"Wells is a cathedral city and civil parish in the Mendip district of Somerset, on the southern edge of the Mendip Hills. Wells had been granted charters to hold markets by Bishop Robert (1136–66) and free burgage tenure was granted by Bishop Reginald (1174-1191). Wells was recognised as a free borough by a Royal charter of King John in 1201. The city remained under episcopal control until its charter of incorporation from Queen Elizabeth I in 1589.
"During the English Civil War (1642–1651), at what became known as the "Siege of Wells", the city found itself surrounded by Parliamentarian guns on the Bristol, Glastonbury and Shepton Mallet sides. The Royalists evacuated the city. Parliamentarian troops then used the cathedral to stable their horses and damaged much of the ornate sculpture by using it for firing practice.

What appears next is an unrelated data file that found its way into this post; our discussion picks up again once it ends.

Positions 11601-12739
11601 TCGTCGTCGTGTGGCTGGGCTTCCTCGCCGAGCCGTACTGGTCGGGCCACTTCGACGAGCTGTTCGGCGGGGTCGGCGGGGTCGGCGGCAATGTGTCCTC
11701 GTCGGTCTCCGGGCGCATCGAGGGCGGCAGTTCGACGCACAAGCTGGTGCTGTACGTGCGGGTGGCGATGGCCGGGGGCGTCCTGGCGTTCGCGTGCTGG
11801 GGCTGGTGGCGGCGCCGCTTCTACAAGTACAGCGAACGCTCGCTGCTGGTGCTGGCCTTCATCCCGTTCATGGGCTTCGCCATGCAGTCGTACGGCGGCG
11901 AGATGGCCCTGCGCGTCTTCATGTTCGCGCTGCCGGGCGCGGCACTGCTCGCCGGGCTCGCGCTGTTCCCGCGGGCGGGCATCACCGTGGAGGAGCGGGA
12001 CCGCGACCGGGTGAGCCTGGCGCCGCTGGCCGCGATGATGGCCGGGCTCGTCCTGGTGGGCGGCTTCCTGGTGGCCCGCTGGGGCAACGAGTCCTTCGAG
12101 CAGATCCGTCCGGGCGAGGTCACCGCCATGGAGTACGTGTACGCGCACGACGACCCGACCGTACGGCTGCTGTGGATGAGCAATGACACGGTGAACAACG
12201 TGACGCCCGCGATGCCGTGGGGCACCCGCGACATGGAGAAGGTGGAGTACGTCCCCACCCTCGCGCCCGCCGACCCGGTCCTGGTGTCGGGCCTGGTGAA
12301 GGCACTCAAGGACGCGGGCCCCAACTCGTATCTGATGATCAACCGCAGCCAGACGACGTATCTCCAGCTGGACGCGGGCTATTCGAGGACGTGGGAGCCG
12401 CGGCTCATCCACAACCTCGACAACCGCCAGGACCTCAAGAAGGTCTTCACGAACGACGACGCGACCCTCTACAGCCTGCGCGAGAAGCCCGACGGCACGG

"William Penn stayed in Wells shortly before leaving for America (1682), spending a night at The Crown Inn. Here he was briefly arrested for addressing a large crowd in the market place, but released on the intervention of the Bishop of Bath and Wells. During the Monmouth Rebellion (1685) the rebel army attacked the cathedral in an outburst against the established church and damaged the west front. Lead from the roof was used to make bullets, windows were broken, the organ smashed and horses stabled in the nave. Wells was the final location of the Bloody Assizes on 23 September 1685. In a makeshift court lasting only one day, over 500 men were tried and the majority sentenced to death". --- Wikipedia contributors, "Wells, Somerset," Wikipedia, The Free Encyclopedia, https://en.wikipedia.org/w/index.php?title=Wells,_Somerset&oldid=761026342 (accessed January 29, 2017).